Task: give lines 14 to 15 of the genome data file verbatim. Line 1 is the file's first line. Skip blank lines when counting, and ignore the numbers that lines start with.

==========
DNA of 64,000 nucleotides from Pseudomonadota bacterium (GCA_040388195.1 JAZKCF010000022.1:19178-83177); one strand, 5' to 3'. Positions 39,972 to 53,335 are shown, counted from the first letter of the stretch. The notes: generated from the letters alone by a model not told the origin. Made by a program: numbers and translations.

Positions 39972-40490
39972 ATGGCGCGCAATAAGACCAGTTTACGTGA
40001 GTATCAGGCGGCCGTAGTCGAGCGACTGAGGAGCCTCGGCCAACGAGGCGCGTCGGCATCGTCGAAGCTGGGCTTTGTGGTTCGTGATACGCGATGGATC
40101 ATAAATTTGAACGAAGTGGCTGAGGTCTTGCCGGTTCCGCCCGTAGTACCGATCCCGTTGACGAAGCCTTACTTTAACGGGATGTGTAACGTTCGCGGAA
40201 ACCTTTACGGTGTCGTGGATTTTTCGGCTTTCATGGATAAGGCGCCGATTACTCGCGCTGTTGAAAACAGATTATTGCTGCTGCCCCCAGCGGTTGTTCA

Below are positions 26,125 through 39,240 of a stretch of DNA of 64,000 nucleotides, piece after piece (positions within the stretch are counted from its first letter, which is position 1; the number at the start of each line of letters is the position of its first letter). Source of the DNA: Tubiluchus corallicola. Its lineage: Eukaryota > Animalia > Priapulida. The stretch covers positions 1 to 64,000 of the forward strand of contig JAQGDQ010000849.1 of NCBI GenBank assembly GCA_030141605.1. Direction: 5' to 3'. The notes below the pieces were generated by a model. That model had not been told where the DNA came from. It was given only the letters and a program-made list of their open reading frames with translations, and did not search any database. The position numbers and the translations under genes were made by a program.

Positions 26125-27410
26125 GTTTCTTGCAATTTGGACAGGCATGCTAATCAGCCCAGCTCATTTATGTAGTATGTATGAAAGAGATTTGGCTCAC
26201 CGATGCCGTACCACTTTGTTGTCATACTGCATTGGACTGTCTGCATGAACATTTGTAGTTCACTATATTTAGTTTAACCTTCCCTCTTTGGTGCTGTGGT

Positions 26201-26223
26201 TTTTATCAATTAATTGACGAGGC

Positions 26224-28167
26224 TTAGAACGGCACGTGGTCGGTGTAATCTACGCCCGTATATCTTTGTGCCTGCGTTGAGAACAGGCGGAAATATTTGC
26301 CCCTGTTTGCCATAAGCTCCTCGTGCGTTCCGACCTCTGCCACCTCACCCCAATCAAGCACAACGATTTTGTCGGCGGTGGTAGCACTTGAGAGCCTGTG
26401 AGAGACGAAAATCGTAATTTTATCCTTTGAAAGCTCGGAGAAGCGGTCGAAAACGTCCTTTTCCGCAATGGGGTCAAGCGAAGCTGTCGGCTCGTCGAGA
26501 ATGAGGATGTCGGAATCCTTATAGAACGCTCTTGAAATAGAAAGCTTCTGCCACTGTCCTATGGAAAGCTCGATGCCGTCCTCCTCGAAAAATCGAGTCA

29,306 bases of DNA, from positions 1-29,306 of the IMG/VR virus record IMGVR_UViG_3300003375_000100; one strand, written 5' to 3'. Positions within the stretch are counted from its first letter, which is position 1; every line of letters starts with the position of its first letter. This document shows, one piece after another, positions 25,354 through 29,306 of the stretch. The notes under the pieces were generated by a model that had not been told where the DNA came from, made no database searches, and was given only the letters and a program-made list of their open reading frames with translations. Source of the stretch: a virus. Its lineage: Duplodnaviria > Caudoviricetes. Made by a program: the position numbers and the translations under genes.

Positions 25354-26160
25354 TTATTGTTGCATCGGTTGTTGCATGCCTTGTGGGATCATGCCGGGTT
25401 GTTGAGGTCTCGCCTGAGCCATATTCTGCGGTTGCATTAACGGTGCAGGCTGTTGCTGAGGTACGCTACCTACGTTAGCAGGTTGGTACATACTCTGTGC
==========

26224 TTAGAACGGCACGTGGTCGGTGTAATCTACGCCCGTATATCTTTGTGCCTGCGTTGAGAACAGGCGGAAATATTTGC
26301 CCCTGTTTGCCATAAGCTCCTCGTGCGTTCCGACCTCTGCCACCTCACCCCAATCAAGCACAACGATTTTGTCGGCGGTGGTAGCACTTGAGAGCCTGTG